Wednesday, September 07, 2005

Hurry up and Wait

There’s an old saying nearly every Marine has said or heard at one time or another in his career…“Hurry up and Wait.” Unfortunately, that’s exactly what I’ve been doing since returning to active duty in early August. A series of events have delayed my intended travel to Iraq, most notably the devastation wrought on the Gulf Coast by Hurricane Katrina. On August 28, 2005, Katrina rolled through Louisiana and Mississippi, flooding the towns of New Orleans, Biloxi, Mobile, and numerous other coastline communities. A co-worker compared the resulting disaster to Mogadishu, Somalia, where bands of looters roamed the city in search of food, or other items. The situation in New Orleans immediately brought to mind the aftermath of September 11, 2001, where the city of New York was left in tatters following the collapse of the World Trade Center. To some, it seemed the odds of rebuilding were insurmountable. For weeks following the attack, everyone wondered how we would recover from such a disaster. However, will and determination are remarkable elements of human nature. We’ve become stronger in our resolve, and the survivors of Hurricane Katrina will also be stronger despite the horrors they’ve seen and endured.

If my current travel schedule holds true, I should depart the US via a C-5 military flight on or about September 16. The largest of all military aircraft in the fleet, the monster C-5 can hold half a dozen Greyhound buses in its cargo hold. A straight, but lengthy flight straight to Iraq if all goes well, though I won’t hold my breath. “Hurry up and wait” has a way of following you regardless of your location and situation.

I will be accompanied by Staff Sergeant Michael Fay, one of only 2 official combat artists in the United States Marine Corps. SSgt Fay returned from Afghanistan in April/May 2005, where he was embedded with 3rd Battalion, 3rd Marine Regiment (3/3), spending his time in Camp Blessing, Wazir Pass, and Jalalabad. SSgt Fay’s drawings are currently archived in the Marine Corps Historical Division and will hopefully appear on the walls of the National Museum of the Marine Corps, currently under construction outside Quantico Marine Corps Bases alongside I-95. The museum is scheduled to open on November 10, 2006, the birthday of the Marine Corps.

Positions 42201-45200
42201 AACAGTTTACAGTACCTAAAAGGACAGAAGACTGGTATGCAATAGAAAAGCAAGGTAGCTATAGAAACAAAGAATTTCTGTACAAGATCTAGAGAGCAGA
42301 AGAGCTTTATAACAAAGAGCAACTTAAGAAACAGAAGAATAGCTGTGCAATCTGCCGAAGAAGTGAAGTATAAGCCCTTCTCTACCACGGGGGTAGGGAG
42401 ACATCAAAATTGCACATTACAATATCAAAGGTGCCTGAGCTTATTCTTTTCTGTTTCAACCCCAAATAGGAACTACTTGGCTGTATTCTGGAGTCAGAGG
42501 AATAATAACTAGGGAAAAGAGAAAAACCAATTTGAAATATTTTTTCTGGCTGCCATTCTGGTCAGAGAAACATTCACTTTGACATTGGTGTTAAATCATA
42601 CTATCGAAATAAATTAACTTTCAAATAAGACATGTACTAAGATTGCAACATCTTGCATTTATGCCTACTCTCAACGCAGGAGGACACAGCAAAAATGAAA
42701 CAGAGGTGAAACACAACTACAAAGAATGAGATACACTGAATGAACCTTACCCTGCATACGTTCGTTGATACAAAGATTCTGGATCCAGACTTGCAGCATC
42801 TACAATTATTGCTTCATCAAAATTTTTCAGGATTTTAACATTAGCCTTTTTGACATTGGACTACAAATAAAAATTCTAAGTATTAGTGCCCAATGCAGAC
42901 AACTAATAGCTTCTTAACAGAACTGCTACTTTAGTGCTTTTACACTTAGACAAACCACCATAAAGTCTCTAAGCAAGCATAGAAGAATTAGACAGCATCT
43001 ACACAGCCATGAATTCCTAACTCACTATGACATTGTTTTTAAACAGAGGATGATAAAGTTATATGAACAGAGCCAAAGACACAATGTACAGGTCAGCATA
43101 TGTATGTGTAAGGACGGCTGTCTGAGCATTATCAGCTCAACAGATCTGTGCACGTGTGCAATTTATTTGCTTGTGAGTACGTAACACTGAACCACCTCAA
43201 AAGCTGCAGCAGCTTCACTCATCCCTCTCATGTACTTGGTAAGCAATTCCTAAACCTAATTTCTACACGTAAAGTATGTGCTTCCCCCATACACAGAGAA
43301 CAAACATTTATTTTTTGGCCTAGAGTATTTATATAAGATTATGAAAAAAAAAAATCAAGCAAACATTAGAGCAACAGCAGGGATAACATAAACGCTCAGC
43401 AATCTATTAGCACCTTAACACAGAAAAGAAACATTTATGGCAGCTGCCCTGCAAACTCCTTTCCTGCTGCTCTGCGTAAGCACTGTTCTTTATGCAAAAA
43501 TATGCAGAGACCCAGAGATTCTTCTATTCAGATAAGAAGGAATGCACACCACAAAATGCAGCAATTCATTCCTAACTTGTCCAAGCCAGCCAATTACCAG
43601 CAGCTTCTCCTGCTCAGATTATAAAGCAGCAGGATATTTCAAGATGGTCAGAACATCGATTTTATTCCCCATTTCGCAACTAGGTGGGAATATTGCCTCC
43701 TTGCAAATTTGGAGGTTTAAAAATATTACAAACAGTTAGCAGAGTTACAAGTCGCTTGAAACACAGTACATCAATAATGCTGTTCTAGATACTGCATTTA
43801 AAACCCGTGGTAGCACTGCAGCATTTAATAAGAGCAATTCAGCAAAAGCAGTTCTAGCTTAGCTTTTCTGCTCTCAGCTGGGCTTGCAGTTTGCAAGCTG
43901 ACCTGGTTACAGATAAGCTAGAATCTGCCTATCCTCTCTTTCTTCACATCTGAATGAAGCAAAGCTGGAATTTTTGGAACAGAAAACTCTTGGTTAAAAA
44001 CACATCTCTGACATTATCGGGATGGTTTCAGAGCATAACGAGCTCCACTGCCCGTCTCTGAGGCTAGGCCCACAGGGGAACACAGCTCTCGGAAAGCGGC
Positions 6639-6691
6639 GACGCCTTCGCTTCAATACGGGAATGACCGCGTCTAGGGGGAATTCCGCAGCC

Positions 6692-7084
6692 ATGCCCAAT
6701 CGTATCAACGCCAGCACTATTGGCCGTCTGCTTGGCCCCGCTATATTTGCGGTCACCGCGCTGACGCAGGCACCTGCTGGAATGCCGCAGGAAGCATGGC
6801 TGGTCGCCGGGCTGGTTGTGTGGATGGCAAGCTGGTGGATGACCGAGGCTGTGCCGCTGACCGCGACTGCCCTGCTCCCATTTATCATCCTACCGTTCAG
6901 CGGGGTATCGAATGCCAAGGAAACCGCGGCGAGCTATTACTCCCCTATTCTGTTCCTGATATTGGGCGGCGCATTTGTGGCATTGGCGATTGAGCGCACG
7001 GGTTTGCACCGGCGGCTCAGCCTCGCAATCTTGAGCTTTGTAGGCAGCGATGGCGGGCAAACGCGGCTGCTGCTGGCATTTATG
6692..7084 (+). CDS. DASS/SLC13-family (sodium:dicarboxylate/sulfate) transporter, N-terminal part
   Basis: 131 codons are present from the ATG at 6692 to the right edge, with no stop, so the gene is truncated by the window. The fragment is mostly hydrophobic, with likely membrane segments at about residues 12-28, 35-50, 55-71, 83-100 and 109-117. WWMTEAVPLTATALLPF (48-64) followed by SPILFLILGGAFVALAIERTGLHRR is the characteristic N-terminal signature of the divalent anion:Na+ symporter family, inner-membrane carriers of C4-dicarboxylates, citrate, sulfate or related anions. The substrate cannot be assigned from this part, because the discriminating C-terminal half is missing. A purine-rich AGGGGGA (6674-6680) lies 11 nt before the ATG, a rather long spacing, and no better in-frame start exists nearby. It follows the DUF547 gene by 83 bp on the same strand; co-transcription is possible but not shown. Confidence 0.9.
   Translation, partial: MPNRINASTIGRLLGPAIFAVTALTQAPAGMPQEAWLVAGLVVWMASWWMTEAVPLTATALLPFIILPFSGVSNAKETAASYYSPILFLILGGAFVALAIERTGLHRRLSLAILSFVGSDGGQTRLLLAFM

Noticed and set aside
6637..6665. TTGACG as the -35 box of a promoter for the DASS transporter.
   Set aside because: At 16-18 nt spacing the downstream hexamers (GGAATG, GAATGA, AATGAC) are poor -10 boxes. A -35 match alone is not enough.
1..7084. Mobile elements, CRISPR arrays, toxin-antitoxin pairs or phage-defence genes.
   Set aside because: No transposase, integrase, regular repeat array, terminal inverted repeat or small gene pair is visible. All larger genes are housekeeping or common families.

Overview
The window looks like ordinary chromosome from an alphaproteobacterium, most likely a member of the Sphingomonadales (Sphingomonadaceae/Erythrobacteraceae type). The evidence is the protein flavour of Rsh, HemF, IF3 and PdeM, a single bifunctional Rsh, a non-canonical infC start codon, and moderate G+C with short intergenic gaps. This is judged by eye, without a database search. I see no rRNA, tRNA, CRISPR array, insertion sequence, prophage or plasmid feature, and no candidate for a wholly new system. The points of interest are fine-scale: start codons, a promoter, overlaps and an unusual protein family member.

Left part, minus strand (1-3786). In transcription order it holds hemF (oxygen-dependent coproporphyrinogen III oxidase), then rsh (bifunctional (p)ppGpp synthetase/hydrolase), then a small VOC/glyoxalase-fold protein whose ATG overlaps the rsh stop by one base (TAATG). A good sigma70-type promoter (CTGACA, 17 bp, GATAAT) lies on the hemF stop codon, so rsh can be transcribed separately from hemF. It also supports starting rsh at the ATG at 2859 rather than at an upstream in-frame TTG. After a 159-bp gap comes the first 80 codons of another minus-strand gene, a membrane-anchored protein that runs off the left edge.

I recently received an e-mail that questioned my return to Iraq. The writer indicated I should be going to the Gulf Coast instead, helping our own citizens stranded in New Orleans or Biloxi. While I understand their feelings, it is not my choice whether I serve my country in Iraq or within our own borders. I serve at the pleasure of our Commander in Chief, the President of the United States. The President, backed by Congress, has determined that it is vital to the security of our nation that we remain in Iraq until such time that the Iraq Government can safely and securely protect its citizens. The Iraqis are simply not ready to do so. To leave now would negate any forward progress we’ve made in the shaping and building of the Iraqi security forces. Until such time comes, the insurgency will continue to prosper. We are the “fence line” that separates the borders of security and insurgency. Regardless of ones political persuasion, we are there, and will remain until it is safe to hand over the reigns to the Iraqi government.